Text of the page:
At two in the afternoon of Tuesday, June 11, 2013, a fire that started in the Black Forest north of Colorado Springs, Colorado, quickly raged out of control. When finally contained and extinguished on Thursday, June 20, the blaze had killed two people, destroyed 509 homes, and blackened 22 square miles of land. The Black Forest disaster is the most destructive wildfire in the history of the state.

     Fire investigation specialists with the ATF, the U. S. Forestry Service, and the El Paso County Sheriff's Office have ruled out nature and accident as the cause of the Black Forest Wildfire. That meant the fire had been intentionally set. Because the blaze killed two people, the case was being handled, under the felony-murder doctrine, as a possible arson-murder case.

     At the suspected area of the wildfire's origin, investigators were seen crawling on their hands and knees in search of physical clues pertaining to the method of ignition, and the identity of the fire setter.

     In terms of establishing the cause of a fire--locating its point of origin or origins--the debris analysis of a structural fire generally provides a more complete and clearer picture of the fire's cause. Signs of an incendiary structural fire might include heavy burning and intense heat at a spot without an ignition source, multiple points of origin, and traces of an accelerant such as gasoline. These arson indicators usually don't exist at the scene of an intentionally set wildfire.

     Because wildfires begin in remote areas, there are usually no eyewitnesses to the event. In home and business arson cases, investigative leads include the standard motives of insurance fraud and the elimination of a business competitor. In fatal fires, all of the motives that go with criminal homicide are available to the investigator. These leads and pool of usual suspects are rarely available in wildfire arson cases.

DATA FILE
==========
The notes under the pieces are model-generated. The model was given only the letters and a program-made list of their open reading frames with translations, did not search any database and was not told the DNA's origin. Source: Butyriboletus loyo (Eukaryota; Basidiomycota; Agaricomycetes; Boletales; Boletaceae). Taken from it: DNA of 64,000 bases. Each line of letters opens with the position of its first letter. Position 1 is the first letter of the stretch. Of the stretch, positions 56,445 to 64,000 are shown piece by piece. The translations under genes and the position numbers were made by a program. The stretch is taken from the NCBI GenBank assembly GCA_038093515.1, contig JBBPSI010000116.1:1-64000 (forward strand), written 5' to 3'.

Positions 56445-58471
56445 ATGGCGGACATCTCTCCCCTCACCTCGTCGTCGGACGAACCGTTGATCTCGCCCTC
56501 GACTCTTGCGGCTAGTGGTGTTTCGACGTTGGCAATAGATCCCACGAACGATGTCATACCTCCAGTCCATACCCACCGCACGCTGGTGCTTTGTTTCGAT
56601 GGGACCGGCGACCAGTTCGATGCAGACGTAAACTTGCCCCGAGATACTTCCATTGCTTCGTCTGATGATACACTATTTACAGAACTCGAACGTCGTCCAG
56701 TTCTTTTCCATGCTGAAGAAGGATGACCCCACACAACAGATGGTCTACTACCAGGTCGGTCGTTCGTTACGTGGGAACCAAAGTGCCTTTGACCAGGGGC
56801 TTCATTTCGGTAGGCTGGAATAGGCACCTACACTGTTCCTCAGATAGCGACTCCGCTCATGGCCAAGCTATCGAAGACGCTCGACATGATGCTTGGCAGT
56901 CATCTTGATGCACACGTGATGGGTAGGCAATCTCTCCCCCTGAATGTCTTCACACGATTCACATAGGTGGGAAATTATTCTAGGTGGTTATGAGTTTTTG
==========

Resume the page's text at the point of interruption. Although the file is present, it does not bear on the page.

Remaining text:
In November 2014, the El Paso County Sheriff's Office completed its investigation into the Black Forest Wildfire. According to a sheriff's office spokesperson, while the fire was caused by a person, investigators had been unable to identify that person or whether or not the fire had been an act of arson. Perhaps it had been a campfire that had not been properly extinguished. Having exhausted all leads, the case was closed and would go into the books as unsolved.
     

Wednesday, August 15, 2018

The Brett Seacat Arson-Murder Case

     In 2011, 35-year-old Brett Seacat, a police instructor at the Kansas Law Enforcement Training Center, lived with his wife Vashti and their two boys, aged two and four, in Kingman, Kansas. During the early morning hours of April 30, 2011, a fire broke out in the Seacat house in the small south central Kansas town of three thousand. Brett and the boys got out of the dwelling unharmed. Vashti Seacat, found by firefighters in her bed with a bullet in her brain, did not.

     According to Brett Seacat, he had been sleeping on the living room couch when, during the middle of the night, his wife called him on her cellphone from the master bedroom with instructions to get the boys out of the house. He ran upstairs to find the master bedroom on fire. When Brett lifted his wife from the bed, her body was limp, and she was bleeding from a bullet wound to her head. Because the room was breaking out in flames, Brett left his wife and rushed to save the boys.

     Arson investigators determined that someone used gasoline as an accelerant to set fires at several points of origin in the Seacat master bedroom. Criminal investigators with the Kansas Bureau of Investigation (KBI) assumed that the arsonist had shot the victim in the head before torching the house. Since the Seacats were in the midst of a divorce, suspicion immediately fell upon Brett Seacat as the arson-murderer.

     On May 12, 2011, two agents with the KBI interrogated Brett Seacat at the Reno County Sheriff's Office. The session lasted seven hours during which time the suspect admitted that he had purchased software to track his wife's text messages and her GPS location. He told his questioners that he had threatened to move out of the house with the boys if his wife proceeded with the divorce. The day before her death, Vashti had served her husband with the divorce papers.

     During the interrogation, Seacat also conceded that on the day before his wife's sudden and violent death, he was in his office at the training center destroying computer hard drives. He said he understood why the investigators considered him a suspect in his wife's death and the arson, but insisted that she had set the fire before shooting herself in the head. According to the suspect, this was an arson-suicide case, not an arson-murder.

     In describing his discovery of the fire and his wife's body, Seacat said, "I remember hearing my own voice inside my head saying, 'dead.' Then all of a sudden it sort of came to me, 'dead, fire,
kids.' "